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Treatment of Campylobacter infections can reduce duration of symptoms and prevent recurrence.

Campylobacter can present with severe abdominal pain, fever and diarrhea with our with gross or occult blood. Treatment is with Azithromycin or Erythromycin. Fluroquinolones are an option when susceptible.

There are many potential complications including febrile seizures, bacteremia, Guillain-Barré syndrome, and reactive arthritis.

C jejuni and C coli are the strains most often causing infectious diarrhea. Undercooked poultry, contaminated water and unpasteurized milk are potential sources of infection.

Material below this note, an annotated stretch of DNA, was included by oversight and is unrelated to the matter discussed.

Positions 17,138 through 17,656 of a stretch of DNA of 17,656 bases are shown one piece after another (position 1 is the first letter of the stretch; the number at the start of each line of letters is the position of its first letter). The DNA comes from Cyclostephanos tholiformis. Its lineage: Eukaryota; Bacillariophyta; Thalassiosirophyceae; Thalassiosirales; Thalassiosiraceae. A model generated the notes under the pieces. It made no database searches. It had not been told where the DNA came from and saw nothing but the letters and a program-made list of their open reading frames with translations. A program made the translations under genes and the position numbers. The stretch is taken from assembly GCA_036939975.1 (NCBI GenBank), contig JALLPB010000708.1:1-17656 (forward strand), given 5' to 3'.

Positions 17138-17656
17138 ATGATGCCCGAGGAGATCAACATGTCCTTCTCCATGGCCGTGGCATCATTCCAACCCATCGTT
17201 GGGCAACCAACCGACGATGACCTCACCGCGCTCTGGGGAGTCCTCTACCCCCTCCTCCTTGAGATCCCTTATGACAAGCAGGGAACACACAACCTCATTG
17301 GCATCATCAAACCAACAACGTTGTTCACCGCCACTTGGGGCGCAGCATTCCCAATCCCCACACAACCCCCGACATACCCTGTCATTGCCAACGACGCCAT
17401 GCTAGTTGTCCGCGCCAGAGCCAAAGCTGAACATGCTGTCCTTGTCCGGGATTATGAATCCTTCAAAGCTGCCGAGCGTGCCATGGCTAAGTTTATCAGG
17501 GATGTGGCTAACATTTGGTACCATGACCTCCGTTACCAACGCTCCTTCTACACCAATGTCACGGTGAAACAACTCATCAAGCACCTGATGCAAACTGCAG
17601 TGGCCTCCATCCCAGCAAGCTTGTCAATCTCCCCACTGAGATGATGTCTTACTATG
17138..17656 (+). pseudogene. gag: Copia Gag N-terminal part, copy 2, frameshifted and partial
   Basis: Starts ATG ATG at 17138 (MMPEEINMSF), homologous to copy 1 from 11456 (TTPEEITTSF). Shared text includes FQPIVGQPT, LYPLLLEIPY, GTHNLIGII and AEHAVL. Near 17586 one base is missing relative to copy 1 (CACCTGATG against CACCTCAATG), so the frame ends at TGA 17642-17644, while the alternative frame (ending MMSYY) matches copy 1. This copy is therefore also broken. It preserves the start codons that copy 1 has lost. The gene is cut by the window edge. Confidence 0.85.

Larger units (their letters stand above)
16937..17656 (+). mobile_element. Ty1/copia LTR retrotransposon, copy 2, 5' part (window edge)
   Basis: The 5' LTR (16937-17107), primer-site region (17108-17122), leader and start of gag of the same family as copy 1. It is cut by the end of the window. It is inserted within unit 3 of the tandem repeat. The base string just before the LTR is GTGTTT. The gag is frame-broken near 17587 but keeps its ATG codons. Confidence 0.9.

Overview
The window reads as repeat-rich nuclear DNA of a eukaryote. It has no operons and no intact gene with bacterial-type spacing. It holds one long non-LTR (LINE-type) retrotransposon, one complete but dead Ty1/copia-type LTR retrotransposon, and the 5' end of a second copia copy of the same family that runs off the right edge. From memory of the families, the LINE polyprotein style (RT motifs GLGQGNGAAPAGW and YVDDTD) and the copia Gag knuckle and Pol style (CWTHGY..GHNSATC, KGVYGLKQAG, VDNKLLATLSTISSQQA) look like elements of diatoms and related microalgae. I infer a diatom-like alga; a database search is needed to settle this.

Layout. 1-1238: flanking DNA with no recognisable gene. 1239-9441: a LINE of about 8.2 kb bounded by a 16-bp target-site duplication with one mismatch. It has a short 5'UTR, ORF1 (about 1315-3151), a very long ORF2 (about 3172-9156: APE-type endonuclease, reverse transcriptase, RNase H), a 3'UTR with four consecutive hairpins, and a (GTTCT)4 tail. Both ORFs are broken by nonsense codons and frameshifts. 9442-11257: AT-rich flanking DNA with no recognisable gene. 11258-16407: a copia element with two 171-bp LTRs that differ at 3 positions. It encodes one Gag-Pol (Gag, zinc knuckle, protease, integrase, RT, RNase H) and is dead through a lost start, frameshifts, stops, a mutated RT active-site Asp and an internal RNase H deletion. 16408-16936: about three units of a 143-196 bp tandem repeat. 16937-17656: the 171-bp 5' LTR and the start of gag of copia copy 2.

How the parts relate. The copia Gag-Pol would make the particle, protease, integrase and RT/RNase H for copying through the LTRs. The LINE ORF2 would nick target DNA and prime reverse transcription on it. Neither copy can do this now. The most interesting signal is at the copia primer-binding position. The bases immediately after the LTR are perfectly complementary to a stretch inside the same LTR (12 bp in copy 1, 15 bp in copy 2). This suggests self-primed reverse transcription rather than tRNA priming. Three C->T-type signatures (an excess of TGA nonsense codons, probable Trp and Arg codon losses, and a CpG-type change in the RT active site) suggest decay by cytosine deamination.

Shane AL, Mody RK, Crump JA, Tarr PI, Steiner TS, Kotloff K, Langley JM, Wanke C, Warren CA, Cheng AC, Cantey J, Pickering LK. 2017 Infectious Diseases Society of America Clinical Practice Guidelines for the Diagnosis and Management of Infectious Diarrhea. Clin Infect Dis. 2017 Nov 29;65(12):e45-e80. doi:10.1093/cid/cix669. PubMed PMID: 29053792; PubMed Central PMCID: PMC5850553.

American Academy of Pediatrics. Campylobacter Infections. In: Kimberlin DW, Brady MT, Jackson MA, Long SS, eds. Red Book: 2018 Report of the Committee on Infectious Diseases. American Academy of Pediatrics; 2018;